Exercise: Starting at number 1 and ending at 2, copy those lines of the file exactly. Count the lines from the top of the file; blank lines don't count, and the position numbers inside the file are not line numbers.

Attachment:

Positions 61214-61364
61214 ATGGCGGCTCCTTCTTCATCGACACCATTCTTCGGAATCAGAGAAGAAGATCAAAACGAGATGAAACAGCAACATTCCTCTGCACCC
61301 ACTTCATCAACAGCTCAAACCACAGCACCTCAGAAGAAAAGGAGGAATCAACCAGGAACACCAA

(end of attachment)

Positions 61214-61364
61214 ATGGCGGCTCCTTCTTCATCGACACCATTCTTCGGAATCAGAGAAGAAGATCAAAACGAGATGAAACAGCAACATTCCTCTGCACCC